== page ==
Give students opportunities to explain their reactions, but do not force: “Would you like to explain this, or shall I?”

When students correct you, be open to being challenged.

Different kinds of safety

Examining the relationship between free expression and freedom from threat, Callan[5] distinguishes between ‘dignity safety’ which is the desirable freedom from being humiliated as inferior in social rank, and ‘intellectual safety’ which is undesirable because incompatible with an open-minded education. He emphasises the role of civility in promoting dignity safety while also creating conducive circumstances for the intellectual risk-taking.

Appeals for civility have come under attack in recent years for maintaining the status quo and being unduly repressive of justifiable emotion. However, norms of aggression or scorn (which exceed disagreement or challenge) may allow the most strident participants to dominate, irrespective of the sentiment underlying their anger. These norms can be played by participants who hope to sow division and derail the discussion. This in turn may silence some participants who are ready to explore other viewpoints as carefully as they know how, but cannot muster the confidence to express their speculative views if they risk being scorned or shouted at. All that said, it may be that intense emotion does occasionally erupt, and needs to be met with compassion and (at some stage) curiosity.

Higher education demands intellectual risk-taking and dignity, which in turn requires distinguishing between challenge and aggression.

Further information

Prejudice, hurt or resentment tend to happen unevenly across subject areas, and can ambush us in unexpected contexts. Moreoever, for educators the line between dignity safety and intellectual safety can be hard to judge because indignities can be subtle. Consequently, enabling and sustaining tense discussions takes practice and may not always go well. Making a bit of space by taking time out to make explicit what is difficult about the discussion, show due care, and collectively prepare for a facilitated discussion may be helpful. The LARA method for tense talks was created for people who need to do this.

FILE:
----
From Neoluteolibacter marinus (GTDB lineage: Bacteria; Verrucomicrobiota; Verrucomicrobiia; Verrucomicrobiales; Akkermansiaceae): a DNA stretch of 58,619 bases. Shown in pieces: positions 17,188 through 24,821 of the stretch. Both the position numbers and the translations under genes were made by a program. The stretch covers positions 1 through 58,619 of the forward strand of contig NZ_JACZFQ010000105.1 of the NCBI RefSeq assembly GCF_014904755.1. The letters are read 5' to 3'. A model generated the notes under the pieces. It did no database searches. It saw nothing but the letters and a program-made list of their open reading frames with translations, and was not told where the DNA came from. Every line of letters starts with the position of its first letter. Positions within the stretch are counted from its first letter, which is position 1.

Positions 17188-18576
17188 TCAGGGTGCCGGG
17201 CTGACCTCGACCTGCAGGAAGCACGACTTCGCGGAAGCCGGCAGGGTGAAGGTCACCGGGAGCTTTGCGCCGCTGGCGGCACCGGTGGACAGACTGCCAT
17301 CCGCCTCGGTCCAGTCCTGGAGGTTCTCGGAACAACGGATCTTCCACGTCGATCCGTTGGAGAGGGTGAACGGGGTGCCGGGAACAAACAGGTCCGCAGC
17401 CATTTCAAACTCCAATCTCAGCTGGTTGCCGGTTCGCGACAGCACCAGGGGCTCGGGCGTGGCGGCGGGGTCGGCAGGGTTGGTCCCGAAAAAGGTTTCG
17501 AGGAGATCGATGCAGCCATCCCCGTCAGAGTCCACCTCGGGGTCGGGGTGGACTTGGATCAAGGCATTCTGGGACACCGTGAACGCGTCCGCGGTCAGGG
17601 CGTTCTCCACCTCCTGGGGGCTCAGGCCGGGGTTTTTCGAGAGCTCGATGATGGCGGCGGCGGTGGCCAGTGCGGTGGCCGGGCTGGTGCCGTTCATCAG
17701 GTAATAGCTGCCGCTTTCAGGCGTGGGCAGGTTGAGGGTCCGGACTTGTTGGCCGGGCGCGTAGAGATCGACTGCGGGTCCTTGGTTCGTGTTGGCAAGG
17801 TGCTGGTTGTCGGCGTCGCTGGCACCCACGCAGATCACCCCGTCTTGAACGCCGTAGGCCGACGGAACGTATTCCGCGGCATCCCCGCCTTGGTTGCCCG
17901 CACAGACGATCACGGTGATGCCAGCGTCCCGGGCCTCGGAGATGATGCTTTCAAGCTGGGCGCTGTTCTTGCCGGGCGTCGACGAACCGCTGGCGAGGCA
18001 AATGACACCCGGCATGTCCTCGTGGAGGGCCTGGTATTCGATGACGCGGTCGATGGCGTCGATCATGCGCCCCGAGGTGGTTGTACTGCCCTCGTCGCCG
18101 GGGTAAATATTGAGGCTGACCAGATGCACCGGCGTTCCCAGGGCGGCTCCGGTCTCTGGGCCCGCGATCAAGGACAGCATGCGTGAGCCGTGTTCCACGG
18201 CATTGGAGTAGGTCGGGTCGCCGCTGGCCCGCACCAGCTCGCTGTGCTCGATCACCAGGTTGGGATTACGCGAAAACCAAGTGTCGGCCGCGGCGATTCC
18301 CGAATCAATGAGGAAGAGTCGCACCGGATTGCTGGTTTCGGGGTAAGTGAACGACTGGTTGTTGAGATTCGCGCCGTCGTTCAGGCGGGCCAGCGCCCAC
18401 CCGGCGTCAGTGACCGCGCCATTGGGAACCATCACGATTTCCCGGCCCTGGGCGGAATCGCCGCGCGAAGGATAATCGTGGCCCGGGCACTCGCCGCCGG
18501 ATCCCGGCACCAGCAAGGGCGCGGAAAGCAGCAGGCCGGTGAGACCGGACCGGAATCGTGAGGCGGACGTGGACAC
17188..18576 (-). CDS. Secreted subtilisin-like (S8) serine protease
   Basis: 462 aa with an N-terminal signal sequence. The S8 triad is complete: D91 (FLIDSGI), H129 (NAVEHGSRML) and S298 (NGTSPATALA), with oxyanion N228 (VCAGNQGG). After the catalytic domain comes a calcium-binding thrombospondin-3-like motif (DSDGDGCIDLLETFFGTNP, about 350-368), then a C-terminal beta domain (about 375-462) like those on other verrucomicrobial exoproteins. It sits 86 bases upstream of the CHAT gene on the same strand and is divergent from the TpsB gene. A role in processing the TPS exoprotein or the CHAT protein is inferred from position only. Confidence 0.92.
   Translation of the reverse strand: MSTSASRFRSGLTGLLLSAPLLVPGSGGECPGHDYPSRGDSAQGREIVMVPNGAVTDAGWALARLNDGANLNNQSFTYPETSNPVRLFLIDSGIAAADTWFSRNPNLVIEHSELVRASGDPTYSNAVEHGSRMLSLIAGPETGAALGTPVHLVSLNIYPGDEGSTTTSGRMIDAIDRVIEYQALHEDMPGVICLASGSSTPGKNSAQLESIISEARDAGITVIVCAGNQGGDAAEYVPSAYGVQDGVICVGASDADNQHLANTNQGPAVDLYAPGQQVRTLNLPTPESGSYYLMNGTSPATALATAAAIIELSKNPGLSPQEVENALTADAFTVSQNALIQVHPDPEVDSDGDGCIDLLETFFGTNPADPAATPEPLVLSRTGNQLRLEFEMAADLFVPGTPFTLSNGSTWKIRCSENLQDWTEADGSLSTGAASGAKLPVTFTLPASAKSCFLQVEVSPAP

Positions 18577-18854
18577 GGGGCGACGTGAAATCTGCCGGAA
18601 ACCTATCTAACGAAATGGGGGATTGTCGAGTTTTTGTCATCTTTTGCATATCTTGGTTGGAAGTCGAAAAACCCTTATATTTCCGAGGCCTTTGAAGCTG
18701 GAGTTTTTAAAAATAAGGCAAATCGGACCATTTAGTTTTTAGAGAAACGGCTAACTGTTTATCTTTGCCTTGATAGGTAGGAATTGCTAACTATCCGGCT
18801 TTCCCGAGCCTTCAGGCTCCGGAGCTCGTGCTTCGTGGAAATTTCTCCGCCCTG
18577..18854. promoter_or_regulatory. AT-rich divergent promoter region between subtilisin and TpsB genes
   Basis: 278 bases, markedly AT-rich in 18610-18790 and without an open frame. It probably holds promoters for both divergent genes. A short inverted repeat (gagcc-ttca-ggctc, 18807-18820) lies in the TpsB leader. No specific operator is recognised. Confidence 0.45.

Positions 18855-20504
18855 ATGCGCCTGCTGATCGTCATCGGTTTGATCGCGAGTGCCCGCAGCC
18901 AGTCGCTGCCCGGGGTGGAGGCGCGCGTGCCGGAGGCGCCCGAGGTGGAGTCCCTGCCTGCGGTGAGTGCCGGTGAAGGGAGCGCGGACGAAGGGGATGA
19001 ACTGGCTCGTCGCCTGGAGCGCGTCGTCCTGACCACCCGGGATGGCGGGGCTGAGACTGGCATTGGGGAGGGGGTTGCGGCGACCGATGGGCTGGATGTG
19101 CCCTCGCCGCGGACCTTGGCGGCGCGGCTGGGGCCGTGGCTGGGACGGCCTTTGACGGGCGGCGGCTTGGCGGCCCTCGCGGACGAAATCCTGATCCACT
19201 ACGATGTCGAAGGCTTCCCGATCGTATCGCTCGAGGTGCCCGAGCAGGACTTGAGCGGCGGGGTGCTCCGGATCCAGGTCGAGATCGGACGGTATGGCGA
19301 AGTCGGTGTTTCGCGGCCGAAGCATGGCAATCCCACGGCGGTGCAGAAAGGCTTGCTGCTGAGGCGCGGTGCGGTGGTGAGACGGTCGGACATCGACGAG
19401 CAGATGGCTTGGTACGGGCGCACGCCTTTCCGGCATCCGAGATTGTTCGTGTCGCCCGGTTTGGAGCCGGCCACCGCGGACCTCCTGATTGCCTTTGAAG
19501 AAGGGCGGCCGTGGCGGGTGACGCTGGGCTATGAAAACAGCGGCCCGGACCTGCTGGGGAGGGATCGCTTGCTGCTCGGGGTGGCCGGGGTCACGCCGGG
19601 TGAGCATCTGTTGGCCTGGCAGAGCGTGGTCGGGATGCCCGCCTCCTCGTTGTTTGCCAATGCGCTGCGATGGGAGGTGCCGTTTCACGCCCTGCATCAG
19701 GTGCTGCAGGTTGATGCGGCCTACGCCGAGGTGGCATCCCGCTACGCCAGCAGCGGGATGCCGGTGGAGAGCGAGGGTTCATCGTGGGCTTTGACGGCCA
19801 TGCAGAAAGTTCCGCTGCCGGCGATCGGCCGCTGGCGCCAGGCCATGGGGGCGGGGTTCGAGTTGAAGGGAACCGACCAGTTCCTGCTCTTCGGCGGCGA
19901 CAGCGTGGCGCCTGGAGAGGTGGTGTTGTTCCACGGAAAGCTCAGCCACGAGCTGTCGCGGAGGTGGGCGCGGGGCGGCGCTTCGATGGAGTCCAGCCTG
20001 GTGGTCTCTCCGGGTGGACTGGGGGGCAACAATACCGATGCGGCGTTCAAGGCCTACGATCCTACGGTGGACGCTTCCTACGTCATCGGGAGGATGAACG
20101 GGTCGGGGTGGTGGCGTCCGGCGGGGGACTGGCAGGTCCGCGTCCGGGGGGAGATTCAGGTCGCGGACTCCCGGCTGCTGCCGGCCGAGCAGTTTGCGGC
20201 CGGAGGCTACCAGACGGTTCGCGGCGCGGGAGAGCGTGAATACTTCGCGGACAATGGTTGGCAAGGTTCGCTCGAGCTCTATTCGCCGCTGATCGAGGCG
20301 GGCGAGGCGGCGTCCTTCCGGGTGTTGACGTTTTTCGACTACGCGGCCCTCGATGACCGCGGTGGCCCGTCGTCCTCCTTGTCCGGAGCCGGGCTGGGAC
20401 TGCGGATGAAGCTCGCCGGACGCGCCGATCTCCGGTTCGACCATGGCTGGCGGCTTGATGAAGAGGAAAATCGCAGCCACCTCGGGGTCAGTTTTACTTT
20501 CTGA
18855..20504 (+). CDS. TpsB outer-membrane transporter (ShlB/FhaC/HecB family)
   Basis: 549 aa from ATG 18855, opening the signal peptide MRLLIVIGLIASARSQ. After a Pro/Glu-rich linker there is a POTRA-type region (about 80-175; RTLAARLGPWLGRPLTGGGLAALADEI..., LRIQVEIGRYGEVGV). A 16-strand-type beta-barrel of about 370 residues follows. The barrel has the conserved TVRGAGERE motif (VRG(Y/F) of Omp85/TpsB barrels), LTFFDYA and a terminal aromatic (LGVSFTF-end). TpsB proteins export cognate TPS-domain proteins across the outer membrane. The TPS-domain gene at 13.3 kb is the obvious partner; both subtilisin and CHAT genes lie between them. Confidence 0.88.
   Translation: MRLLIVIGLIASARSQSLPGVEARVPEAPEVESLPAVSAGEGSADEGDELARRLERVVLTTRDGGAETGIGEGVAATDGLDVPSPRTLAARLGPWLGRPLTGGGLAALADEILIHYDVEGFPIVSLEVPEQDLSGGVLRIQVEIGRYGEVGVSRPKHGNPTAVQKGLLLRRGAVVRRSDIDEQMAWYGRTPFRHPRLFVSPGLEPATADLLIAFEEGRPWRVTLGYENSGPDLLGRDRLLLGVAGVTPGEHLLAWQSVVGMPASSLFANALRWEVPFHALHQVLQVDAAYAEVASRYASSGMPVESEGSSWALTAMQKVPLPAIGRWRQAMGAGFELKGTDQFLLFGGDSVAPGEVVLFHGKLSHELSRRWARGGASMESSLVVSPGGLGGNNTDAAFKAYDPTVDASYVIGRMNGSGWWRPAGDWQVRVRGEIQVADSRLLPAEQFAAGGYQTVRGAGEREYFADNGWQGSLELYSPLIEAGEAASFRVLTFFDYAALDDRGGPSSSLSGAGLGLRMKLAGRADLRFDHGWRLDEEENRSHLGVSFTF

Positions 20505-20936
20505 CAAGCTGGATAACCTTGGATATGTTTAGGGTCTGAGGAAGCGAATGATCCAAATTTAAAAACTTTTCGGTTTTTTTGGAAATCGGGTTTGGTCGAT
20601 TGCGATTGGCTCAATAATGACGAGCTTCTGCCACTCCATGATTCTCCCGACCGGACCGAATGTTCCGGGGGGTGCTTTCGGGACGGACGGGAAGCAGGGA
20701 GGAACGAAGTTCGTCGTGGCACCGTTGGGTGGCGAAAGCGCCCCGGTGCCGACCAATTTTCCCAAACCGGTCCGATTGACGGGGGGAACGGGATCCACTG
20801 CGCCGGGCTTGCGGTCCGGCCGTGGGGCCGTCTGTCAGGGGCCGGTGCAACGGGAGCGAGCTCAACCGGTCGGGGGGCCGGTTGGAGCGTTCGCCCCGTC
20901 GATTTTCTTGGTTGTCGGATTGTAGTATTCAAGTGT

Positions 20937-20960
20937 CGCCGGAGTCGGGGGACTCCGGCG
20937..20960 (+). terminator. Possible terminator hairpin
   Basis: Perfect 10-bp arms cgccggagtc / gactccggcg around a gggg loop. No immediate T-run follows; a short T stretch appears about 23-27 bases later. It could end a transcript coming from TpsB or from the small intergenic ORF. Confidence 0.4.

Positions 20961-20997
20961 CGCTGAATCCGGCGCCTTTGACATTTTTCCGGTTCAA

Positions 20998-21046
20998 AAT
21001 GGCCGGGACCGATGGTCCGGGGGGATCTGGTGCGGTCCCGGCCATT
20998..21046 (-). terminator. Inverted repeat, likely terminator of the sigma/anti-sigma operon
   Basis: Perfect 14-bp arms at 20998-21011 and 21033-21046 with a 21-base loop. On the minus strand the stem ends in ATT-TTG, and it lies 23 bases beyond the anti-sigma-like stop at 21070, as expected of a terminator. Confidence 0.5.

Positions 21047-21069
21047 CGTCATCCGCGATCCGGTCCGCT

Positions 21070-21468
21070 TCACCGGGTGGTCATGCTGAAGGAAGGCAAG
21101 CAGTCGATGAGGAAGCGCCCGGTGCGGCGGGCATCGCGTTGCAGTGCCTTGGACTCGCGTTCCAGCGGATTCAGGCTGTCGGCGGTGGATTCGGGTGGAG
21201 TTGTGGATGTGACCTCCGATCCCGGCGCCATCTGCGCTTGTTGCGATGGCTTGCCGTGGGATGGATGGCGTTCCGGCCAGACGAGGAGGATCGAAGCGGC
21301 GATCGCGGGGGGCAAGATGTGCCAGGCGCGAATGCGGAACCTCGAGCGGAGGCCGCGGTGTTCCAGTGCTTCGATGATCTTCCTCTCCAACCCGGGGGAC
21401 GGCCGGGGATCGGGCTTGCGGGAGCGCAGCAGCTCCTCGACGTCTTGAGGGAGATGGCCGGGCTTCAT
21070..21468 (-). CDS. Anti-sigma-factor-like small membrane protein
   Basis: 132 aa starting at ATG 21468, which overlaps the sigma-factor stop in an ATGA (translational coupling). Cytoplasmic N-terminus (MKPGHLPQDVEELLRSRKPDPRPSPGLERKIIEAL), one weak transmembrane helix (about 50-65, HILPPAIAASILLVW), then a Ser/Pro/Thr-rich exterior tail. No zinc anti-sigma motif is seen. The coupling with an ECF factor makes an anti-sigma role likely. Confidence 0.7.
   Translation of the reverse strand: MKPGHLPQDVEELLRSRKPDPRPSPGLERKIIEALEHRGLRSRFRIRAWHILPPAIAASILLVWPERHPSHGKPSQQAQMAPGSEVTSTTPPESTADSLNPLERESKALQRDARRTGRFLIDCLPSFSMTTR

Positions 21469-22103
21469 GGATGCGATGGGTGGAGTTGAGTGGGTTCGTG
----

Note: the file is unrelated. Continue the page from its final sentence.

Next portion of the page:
[1] Ali, D., 2017. Safe Spaces and Brave Spaces. Historical Context and Recommendations for Student Affairs Professionals, NASPA Policy and Practice Series. NASPA.

[2] Arao, B., Clemens, K., 2013. From Safe Spaces to Brave Spaces A New Way to Frame Dialogue Around Diversity and Social Justice, in: Landreman, L.M. (Ed.), The Art of Effective Facilitation: Reflections from Social Justice Educators. Stylus Publishing, LLC ; ACPA, Sterling, Virginia : Washington, DC.

[3] Zheng, L., 2016. Why your brave space sucks. The Stanford Daily.

[4] Verduzco-Baker, L., 2018. Modified Brave Spaces: Calling in Brave Instructors. Sociology of Race and Ethnicity 4, 585–592.

[5] Callan, E. (2016). Education in safe and unsafe spaces. Philosophical Inquiry in Education, 24, 64–78. .

Image source: People meeting in a room by Antenna at Unsplash